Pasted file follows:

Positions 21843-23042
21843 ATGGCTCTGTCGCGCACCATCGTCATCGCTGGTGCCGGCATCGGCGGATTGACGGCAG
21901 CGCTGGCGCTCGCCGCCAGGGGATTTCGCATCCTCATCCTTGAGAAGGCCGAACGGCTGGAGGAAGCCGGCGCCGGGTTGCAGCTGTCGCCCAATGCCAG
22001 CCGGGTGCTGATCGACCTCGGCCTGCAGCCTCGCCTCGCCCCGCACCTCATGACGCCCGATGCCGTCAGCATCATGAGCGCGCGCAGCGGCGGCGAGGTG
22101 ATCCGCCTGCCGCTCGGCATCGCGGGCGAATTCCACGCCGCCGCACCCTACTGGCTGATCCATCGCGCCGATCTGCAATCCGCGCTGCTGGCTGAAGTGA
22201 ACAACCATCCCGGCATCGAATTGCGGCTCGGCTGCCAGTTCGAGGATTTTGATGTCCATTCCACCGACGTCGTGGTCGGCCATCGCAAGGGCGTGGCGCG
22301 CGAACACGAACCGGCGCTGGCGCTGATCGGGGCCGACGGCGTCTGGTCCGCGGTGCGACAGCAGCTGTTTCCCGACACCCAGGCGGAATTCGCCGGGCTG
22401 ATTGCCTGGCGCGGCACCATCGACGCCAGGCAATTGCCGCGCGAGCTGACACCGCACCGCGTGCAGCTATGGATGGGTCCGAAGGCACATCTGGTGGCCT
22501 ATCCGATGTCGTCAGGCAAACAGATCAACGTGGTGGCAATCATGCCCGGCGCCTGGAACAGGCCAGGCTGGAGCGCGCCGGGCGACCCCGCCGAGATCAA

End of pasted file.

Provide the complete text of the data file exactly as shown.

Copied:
Positions 21843-23042
21843 ATGGCTCTGTCGCGCACCATCGTCATCGCTGGTGCCGGCATCGGCGGATTGACGGCAG
21901 CGCTGGCGCTCGCCGCCAGGGGATTTCGCATCCTCATCCTTGAGAAGGCCGAACGGCTGGAGGAAGCCGGCGCCGGGTTGCAGCTGTCGCCCAATGCCAG
22001 CCGGGTGCTGATCGACCTCGGCCTGCAGCCTCGCCTCGCCCCGCACCTCATGACGCCCGATGCCGTCAGCATCATGAGCGCGCGCAGCGGCGGCGAGGTG
22101 ATCCGCCTGCCGCTCGGCATCGCGGGCGAATTCCACGCCGCCGCACCCTACTGGCTGATCCATCGCGCCGATCTGCAATCCGCGCTGCTGGCTGAAGTGA
22201 ACAACCATCCCGGCATCGAATTGCGGCTCGGCTGCCAGTTCGAGGATTTTGATGTCCATTCCACCGACGTCGTGGTCGGCCATCGCAAGGGCGTGGCGCG
22301 CGAACACGAACCGGCGCTGGCGCTGATCGGGGCCGACGGCGTCTGGTCCGCGGTGCGACAGCAGCTGTTTCCCGACACCCAGGCGGAATTCGCCGGGCTG
22401 ATTGCCTGGCGCGGCACCATCGACGCCAGGCAATTGCCGCGCGAGCTGACACCGCACCGCGTGCAGCTATGGATGGGTCCGAAGGCACATCTGGTGGCCT
22501 ATCCGATGTCGTCAGGCAAACAGATCAACGTGGTGGCAATCATGCCCGGCGCCTGGAACAGGCCAGGCTGGAGCGCGCCGGGCGACCCCGCCGAGATCAA